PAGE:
On STAT News, its senior infectious disease writer Helen Branswell shares 10 Covid-19 pandemic lessons that she learned during the past two years. I found her perspective interesting and thought to bookmark her observations which are highlighted below:
- You gotta act fast. “if you wait until you’re sure that something is going to be a disaster before seizing every opportunity to alter its trajectory, you’ve made the outbreak much, much worse.
- Simplicity rules. “The schemes were too complex to operationalize.
- The calculus for kids is just different. “Call me naive, but it never occurred to me before this pandemic that political leaders would put the lives of their citizens at risk by downplaying or downright lying about a disease outbreak, just because telling the truth might jeopardize their political fortunes. …. The virus doesn’t vote and it doesn’t care how we do. It’s only looking for respiratory tracts to infect. I assumed we’d all understand that.
- Most people have no clue how science works. And that’s a problem. “Science education in this and a number of countries is woefully inadequate. As a result, people do not understand the iterative nature of science.
- Downplaying what lies ahead helps no one. ” .. being first and having the know-how to turn a good prototype into massive amounts of vaccine while at the same time successfully navigating regulatory processes has been a winning combination for the Pfizer-BioNTech partnership.
- In a pandemic, it’s pretty much every country for itself. “I hate that this is true. But I fear that it is. … The world has suffered from the fact that we are not working together to try to end the pandemic. Rich countries buying up most of the available vaccines, pharmaceutical companies refusing to share vaccine formulas and production know-how, countries blocking exports of oxygen and personal protective equipment — all this has drawn out the pandemic and made it more difficult to endure.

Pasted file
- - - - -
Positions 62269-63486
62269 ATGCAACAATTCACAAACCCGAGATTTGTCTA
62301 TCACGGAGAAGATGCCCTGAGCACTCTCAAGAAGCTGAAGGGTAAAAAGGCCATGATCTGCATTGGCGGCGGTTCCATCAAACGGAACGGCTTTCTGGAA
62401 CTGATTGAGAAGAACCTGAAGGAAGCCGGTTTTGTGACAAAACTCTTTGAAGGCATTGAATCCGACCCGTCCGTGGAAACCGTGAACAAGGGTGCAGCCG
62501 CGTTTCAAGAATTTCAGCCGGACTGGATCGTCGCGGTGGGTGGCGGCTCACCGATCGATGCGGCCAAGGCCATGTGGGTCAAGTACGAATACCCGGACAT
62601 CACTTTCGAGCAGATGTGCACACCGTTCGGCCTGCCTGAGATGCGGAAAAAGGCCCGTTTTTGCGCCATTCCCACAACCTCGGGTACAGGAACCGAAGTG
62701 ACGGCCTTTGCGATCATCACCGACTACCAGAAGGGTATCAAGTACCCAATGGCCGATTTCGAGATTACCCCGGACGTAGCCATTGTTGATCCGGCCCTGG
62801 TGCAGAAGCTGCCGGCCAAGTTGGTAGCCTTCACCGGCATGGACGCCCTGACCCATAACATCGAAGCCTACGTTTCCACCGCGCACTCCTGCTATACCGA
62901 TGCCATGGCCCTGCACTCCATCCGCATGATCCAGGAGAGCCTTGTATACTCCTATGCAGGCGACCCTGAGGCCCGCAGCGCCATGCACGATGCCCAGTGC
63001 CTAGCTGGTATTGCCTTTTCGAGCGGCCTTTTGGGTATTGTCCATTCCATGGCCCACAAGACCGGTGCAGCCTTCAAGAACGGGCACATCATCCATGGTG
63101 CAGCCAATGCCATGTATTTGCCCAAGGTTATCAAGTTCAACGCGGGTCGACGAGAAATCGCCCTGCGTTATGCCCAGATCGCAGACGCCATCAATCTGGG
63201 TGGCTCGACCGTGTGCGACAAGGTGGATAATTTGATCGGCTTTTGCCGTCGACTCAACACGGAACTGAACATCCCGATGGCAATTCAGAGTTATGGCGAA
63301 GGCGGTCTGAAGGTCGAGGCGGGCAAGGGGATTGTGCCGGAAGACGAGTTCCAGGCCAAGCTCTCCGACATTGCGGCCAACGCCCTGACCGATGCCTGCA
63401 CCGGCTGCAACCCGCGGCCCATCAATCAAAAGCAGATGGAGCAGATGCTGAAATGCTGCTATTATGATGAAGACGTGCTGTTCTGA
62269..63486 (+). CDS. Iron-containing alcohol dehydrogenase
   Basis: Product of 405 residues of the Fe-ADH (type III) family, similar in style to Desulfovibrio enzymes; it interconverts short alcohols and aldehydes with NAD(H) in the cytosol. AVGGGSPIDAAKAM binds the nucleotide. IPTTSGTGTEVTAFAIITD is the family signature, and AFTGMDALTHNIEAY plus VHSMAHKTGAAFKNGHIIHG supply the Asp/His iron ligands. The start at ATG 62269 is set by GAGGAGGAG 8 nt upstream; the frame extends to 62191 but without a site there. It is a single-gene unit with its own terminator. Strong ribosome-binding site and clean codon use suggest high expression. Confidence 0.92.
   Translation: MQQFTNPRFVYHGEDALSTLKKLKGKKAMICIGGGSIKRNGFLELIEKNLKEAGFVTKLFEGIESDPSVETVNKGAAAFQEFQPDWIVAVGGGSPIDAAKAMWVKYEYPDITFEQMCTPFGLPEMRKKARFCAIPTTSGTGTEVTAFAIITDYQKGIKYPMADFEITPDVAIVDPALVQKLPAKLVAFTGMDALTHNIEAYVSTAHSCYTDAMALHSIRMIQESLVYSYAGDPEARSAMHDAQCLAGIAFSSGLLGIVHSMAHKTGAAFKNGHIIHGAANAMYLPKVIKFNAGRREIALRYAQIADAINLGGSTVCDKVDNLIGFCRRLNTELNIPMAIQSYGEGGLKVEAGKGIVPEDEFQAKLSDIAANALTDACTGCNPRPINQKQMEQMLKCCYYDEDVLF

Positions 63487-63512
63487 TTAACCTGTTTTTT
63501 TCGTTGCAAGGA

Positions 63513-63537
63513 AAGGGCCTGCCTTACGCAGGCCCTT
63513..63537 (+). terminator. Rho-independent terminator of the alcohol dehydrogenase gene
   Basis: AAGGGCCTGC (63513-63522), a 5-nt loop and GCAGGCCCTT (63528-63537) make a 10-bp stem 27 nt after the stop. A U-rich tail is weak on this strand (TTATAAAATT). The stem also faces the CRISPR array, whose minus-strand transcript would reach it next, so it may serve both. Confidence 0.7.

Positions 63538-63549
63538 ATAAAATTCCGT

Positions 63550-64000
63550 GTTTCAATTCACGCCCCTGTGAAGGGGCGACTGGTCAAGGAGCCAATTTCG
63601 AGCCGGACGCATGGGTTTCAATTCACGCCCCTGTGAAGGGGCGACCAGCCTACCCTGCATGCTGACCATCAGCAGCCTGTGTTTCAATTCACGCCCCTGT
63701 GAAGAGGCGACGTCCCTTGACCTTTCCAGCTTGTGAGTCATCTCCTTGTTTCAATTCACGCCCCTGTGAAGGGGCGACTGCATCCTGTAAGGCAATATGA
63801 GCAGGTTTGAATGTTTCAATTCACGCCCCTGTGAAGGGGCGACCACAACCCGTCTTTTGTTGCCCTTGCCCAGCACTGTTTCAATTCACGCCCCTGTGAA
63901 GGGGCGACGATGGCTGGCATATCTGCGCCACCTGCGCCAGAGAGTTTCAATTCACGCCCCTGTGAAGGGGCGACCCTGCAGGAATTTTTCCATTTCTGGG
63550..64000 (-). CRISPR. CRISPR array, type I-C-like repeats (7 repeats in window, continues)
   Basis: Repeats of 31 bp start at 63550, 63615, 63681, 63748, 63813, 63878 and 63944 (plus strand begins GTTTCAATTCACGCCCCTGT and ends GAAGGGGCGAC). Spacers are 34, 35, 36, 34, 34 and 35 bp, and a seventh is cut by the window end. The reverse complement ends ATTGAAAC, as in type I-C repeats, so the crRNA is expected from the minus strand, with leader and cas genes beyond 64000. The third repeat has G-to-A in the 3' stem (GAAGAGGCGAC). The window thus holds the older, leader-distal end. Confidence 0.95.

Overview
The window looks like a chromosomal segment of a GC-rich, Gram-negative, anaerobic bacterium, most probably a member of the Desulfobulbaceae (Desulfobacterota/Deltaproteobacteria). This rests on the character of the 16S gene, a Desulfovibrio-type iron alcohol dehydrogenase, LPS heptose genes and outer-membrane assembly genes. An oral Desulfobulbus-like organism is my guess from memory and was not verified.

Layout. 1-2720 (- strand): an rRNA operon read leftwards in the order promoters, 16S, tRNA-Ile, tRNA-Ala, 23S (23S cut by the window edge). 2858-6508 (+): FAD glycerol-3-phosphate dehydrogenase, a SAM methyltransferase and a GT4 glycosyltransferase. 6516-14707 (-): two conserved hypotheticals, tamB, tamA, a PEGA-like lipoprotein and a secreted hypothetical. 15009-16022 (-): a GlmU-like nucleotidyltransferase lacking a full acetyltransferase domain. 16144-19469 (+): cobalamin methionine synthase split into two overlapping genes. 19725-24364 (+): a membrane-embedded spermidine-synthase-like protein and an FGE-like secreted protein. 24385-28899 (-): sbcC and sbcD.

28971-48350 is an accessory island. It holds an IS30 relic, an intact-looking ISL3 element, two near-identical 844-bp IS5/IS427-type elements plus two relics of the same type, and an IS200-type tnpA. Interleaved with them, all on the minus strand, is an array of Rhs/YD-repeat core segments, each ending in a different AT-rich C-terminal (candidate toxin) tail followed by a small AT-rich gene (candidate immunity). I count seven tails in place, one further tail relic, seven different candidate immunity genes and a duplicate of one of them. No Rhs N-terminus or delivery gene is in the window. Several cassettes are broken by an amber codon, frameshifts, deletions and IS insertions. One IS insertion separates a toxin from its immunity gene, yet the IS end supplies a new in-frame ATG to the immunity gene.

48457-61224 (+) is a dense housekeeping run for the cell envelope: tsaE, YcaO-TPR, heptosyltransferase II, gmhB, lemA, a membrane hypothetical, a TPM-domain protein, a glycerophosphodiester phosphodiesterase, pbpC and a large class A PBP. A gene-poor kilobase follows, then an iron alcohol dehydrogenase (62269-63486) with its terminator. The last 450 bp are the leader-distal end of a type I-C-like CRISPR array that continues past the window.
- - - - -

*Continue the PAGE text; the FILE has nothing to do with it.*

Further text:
- Conducting clinical trials during a pandemic is doable, but it takes coordination. “It is enormously challenging to plan and conduct clinical trials during a disease crisis — especially trials large enough to come to a solid conclusion about whether the drug or vaccine being tested actually works.
- Americans are willing to put up with a lot of death. ” More people died from Covid in 2021 than died from Covid in 2020. In 2021, swaths of the country fought mask mandates, opposed vaccination mandates, objected to any measure designed to slow the spread of Covid that they perceived as an impediment on their ability to resume pre-pandemic activities.